Jane Austen's Names

Jane Austen's Names

Riddles, Persons, Places

Book - 2015
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In Jane Austen's works, a name is never just a name. In fact, the names Austen gives her characters and places are as rich in subtle meaning as her prose itself. Wiltshire, for example, the home county of Catherine Morland in Northanger Abbey , is a clue that this heroine is not as stupid as she seems: according to legend, cunning Wiltshire residents caught hiding contraband in a pond capitalized on a reputation for ignorance by claiming they were digging up a "big cheese"--the moon's reflection on the water's surface. It worked.

In Jane Austen's Names, Margaret Doody offers a fascinating and comprehensive study of all the names of people and places--real and imaginary--in Austen's fiction. Austen's creative choice of names reveals not only her virtuosic talent for riddles and puns. Her names also pick up deep stories from English history, especially the various civil wars, and the blood-tinged differences that played out in the reign of Henry VIII, a period to which she often returns. Considering the major novels alongside unfinished works and juvenilia, Doody shows how Austen's names signal class tensions as well as regional, ethnic, and religious differences. We gain a new understanding of Austen's technique of creative anachronism, which plays with and against her skillfully deployed realism--in her books, the conflicts of the past swirl into the tensions of the present, transporting readers beyond the Regency.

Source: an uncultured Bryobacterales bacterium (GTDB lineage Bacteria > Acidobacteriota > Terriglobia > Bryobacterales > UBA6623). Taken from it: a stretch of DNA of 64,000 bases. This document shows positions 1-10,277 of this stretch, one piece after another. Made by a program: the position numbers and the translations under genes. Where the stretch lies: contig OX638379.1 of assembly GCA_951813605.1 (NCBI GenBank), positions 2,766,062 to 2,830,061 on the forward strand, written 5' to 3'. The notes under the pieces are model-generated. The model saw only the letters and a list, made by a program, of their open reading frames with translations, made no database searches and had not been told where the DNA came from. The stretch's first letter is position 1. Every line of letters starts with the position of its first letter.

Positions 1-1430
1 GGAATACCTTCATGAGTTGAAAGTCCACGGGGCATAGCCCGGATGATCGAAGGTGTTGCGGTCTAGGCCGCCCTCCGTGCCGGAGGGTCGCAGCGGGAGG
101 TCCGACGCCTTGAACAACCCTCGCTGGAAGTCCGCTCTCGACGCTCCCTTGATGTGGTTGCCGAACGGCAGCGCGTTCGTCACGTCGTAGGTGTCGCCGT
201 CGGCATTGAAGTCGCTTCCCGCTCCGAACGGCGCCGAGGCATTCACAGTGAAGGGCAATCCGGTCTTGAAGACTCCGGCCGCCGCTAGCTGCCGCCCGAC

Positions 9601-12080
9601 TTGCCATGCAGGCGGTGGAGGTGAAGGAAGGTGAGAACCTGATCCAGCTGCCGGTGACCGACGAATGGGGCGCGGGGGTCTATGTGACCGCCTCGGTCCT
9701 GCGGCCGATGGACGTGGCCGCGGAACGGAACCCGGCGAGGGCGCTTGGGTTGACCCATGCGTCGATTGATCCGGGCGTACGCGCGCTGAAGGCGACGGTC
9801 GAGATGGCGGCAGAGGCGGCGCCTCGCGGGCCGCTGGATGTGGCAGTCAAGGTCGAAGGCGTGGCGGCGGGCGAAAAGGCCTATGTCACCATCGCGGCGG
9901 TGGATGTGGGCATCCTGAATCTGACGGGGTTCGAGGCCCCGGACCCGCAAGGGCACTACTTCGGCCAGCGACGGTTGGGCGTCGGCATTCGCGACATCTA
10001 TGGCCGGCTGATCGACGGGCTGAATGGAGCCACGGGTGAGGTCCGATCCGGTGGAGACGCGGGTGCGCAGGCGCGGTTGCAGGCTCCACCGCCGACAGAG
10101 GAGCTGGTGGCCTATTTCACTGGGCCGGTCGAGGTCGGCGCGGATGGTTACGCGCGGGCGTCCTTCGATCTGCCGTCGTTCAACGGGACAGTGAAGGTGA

Full of insight and surprises for even the most devoted Janeite, Jane Austen's Names will revolutionize how we read Austen's fiction.
Publisher: Chicago : The University of Chicago Press, 2015.
ISBN: 9780226157832
Characteristics: xii, 438 pages : illustrations ; 24 cm


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Nov 11, 2018

A revelation to even the most-ardent non-British Austen maven. Her great six novels are like icebergs: the stories themselves are only the part easily seen above the waterline. Much more is to be found beneath the surface, thanks to author Margaret Doody. Fitzwilliam D'Arcy is a "double" Norman, descendant of a bastard son of William the Conqueror. The rootless Wickham's name means "place-place," one of Austen's many knowing inside jokes and devised ironies. When I began this book I wondered how Doody could fill out 400 pages on a simple subject like Names; on completion I marveled how much insight she fit into that space.


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